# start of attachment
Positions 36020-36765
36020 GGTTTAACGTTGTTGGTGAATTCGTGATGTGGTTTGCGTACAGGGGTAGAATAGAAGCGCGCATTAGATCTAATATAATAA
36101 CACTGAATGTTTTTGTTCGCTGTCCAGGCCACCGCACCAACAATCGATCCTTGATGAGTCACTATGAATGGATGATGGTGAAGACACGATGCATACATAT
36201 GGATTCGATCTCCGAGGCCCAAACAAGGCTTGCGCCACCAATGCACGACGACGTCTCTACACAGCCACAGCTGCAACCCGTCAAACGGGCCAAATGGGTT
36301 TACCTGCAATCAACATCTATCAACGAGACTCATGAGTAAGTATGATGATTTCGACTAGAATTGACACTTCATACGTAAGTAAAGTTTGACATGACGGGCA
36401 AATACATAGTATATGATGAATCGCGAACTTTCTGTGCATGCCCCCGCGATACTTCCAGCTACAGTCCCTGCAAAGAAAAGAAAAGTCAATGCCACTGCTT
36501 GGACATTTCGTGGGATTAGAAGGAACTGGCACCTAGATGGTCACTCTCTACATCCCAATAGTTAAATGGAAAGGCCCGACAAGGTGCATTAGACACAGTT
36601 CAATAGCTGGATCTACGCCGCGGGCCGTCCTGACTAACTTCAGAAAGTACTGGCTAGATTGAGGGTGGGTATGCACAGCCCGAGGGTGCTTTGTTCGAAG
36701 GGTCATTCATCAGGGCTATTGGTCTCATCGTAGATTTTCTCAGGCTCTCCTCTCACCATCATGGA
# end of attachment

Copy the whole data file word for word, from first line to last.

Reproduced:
Positions 36020-36765
36020 GGTTTAACGTTGTTGGTGAATTCGTGATGTGGTTTGCGTACAGGGGTAGAATAGAAGCGCGCATTAGATCTAATATAATAA
36101 CACTGAATGTTTTTGTTCGCTGTCCAGGCCACCGCACCAACAATCGATCCTTGATGAGTCACTATGAATGGATGATGGTGAAGACACGATGCATACATAT
36201 GGATTCGATCTCCGAGGCCCAAACAAGGCTTGCGCCACCAATGCACGACGACGTCTCTACACAGCCACAGCTGCAACCCGTCAAACGGGCCAAATGGGTT
36301 TACCTGCAATCAACATCTATCAACGAGACTCATGAGTAAGTATGATGATTTCGACTAGAATTGACACTTCATACGTAAGTAAAGTTTGACATGACGGGCA
36401 AATACATAGTATATGATGAATCGCGAACTTTCTGTGCATGCCCCCGCGATACTTCCAGCTACAGTCCCTGCAAAGAAAAGAAAAGTCAATGCCACTGCTT
36501 GGACATTTCGTGGGATTAGAAGGAACTGGCACCTAGATGGTCACTCTCTACATCCCAATAGTTAAATGGAAAGGCCCGACAAGGTGCATTAGACACAGTT
36601 CAATAGCTGGATCTACGCCGCGGGCCGTCCTGACTAACTTCAGAAAGTACTGGCTAGATTGAGGGTGGGTATGCACAGCCCGAGGGTGCTTTGTTCGAAG
36701 GGTCATTCATCAGGGCTATTGGTCTCATCGTAGATTTTCTCAGGCTCTCCTCTCACCATCATGGA